“The rush to 450mm suggests a lack of ideas for improving fab productivity. At GlobalFoundries, we see a tremendous amount of headroom left in the 300mm process. We are tapping our expertise in lean manufacturing to extend the lifecycle of the industry’s current 300mm ….”

    In my opinion this is one of the main drivers for TSMC and 450mm, the GlobalFoundries challenge. It has definitely raised the innovation bar for TSMC and they have reacted accordingly. TSMC will build a 450mm fab and the semiconductor equipment manufactures will accommodate their most valued customer, believe it. Look for the FabClub (GlobalFoundries, Samsung, and IBM) to announce 450mm fabs in the coming months as they have no other choice if they want to compete with TSMC. [post_title] => TSMC Raises The Semiconductor Bar With 450mm! [post_excerpt] => [post_status] => publish [comment_status] => open [ping_status] => closed [post_password] => [post_name] => tsmc-raises-the-semiconductor-bar-with-450mm [to_ping] => [pinged] => [post_modified] => 2019-06-14 21:37:55 [post_modified_gmt] => 2019-06-15 02:37:55 [post_content_filtered] => [post_parent] => 0 [guid] => https://www.semiwiki.com/word5/uncategorized/tsmc-raises-the-semiconductor-bar-with-450mm.html/ [menu_order] => 0 [post_type] => post [post_mime_type] => [comment_count] => 0 [filter] => raw ) [8] => WP_Post Object ( [ID] => 348 [post_author] => 3 [post_date] => 2011-02-01 13:38:00 [post_date_gmt] => 2011-02-01 13:38:00 [post_content] => Cadence at DesignCon 2011

    I met with Rahul Deokar, Product Manager this morning to review 9 slides that tell the story of Giga-gates and GigaHz systems design at Cadence. Their updated P&R system now completes jobs 2X faster for 28nm designs.

    Silicon Realization Trends and Challenges:



    Silicon Realization – end to end digital flow. No more foucs on just point tools, instead we're organized end to end flow based. Top 3 of best tool innovations at DesignCon (nominated).



    Challenges (2) – Japanese key customers confirm the needs. How to get faster ARM cores, .8 to 1GHz.

    Low Power, Mixed Signal – more automation (power shutoff, dynamic voltage scaling), tool interoperability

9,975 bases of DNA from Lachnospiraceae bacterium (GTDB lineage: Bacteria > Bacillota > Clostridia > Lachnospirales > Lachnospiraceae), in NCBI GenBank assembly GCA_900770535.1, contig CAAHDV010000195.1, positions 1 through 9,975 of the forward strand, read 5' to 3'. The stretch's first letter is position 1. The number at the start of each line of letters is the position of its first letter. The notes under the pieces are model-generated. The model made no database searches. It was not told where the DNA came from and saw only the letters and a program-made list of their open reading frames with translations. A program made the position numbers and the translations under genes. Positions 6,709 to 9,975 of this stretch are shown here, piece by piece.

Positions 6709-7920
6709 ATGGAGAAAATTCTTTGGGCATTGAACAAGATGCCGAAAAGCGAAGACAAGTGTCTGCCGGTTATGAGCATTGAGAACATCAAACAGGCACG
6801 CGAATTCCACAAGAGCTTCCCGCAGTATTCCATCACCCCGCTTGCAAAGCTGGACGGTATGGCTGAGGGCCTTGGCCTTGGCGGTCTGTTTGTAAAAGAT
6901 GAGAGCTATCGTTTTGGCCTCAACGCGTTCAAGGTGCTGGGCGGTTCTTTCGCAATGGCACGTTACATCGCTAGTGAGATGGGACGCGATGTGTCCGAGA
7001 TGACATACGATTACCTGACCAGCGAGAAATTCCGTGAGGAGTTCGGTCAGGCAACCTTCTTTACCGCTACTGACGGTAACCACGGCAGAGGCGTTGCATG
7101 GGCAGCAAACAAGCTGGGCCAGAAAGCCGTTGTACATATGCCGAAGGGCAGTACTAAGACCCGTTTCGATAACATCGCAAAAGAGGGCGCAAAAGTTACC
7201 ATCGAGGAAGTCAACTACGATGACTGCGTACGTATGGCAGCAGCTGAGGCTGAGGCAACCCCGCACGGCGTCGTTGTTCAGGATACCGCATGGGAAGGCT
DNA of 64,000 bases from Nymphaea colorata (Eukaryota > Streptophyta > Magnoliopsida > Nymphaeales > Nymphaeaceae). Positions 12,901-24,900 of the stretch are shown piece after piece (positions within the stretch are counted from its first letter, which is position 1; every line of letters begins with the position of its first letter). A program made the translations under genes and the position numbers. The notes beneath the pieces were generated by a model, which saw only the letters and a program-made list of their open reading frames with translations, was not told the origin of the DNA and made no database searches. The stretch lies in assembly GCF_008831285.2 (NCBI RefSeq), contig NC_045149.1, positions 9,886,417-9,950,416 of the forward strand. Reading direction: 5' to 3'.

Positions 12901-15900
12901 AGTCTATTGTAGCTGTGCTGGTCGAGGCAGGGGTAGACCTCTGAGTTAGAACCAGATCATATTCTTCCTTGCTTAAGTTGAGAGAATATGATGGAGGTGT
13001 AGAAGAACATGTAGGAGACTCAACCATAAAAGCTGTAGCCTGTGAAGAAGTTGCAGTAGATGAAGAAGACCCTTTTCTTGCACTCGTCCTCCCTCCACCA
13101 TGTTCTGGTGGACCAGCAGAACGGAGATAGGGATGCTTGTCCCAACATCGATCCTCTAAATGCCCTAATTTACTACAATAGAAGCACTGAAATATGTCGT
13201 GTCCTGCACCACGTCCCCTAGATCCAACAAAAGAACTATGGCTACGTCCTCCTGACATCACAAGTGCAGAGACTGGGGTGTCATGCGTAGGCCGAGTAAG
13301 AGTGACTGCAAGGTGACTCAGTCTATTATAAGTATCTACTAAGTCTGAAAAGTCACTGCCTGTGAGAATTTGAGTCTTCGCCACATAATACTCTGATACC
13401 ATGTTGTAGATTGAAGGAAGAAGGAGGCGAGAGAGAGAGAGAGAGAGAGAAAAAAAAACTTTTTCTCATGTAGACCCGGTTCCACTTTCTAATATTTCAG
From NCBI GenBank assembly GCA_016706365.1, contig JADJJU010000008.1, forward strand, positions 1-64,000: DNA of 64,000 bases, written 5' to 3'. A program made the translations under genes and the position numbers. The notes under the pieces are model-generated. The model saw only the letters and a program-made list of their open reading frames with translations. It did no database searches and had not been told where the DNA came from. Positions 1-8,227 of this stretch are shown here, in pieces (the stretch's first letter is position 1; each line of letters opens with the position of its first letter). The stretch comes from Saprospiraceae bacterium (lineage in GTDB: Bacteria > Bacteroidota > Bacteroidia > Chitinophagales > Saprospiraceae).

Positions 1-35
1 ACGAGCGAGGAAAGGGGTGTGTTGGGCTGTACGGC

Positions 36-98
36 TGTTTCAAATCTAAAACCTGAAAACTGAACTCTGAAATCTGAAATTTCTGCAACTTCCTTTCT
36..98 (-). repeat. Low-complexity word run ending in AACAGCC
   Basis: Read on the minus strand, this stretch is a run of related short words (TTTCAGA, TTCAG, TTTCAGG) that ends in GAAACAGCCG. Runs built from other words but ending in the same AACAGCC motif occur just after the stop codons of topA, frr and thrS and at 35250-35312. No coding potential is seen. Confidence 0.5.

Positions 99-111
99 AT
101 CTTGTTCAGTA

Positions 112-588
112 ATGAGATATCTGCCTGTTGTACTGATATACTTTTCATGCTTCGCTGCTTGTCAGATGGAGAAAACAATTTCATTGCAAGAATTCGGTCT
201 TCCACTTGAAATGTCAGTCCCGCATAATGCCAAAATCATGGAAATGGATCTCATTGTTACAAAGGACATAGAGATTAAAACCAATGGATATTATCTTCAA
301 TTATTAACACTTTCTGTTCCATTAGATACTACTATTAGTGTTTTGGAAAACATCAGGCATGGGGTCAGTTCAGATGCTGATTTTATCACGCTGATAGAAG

Adv tech – 3D, 20nm. How to make mobile video? There are node Migration risks.

    3. Traditional tools are breaking, convergence issues (Physical synthesis), The 3D tool flow is very different from previous tool flows. Abstraction models at chip and package levels are new.


    4. Intent-abstraction-convergence. Supports 28nm flow. Faster P&R (2x). New power intent architect (graphical UI), shipped in December.


    Abstraction (patented) – gate level netlist analysis with logic and physical, compress db size of 80%, stores more efficiently. Renesas paper has numbers on db size. Hierarchical modeling of IP for power budget.

    Convergence – Physical synthesis, ECO flow improvements to reduce the rework back into RTL. Promote an all-Cadence tool flow.

    Litho hot spots, how to fix? In the past simulation approaches to litho with long run times. InDesign DFM from Clearshap a few years ago. DRC+ is a new technique with pattern-based, see Global Foundries press release. DFM and Litho is not an afterthought, using DRC+ and InDesign together.

    Q: How does this compare to Mentor's approach of DFM in the loop?
    A: No comment on Mentor.

    IC (Virtuoso), Package (Allegro) - all play together for 3D design.

    Mixed-signal – how to do timing? Build macros. Tool now on the fly can traverse digital and do STA, mixed-signal optimization is done on the fly. Analog is still transistor-level optimization.

    5. How to design 3D and analyze. 3D config file ties all the domains together. Beyond just 2 to 3 die stack, expect 7 stacks. Concurrent design now possible. Allegro shows the 3D view for 3D design. Interposer example has multiple routing levels in it. Foundries have new design rules (TSMC, Global Foundries) for 3D.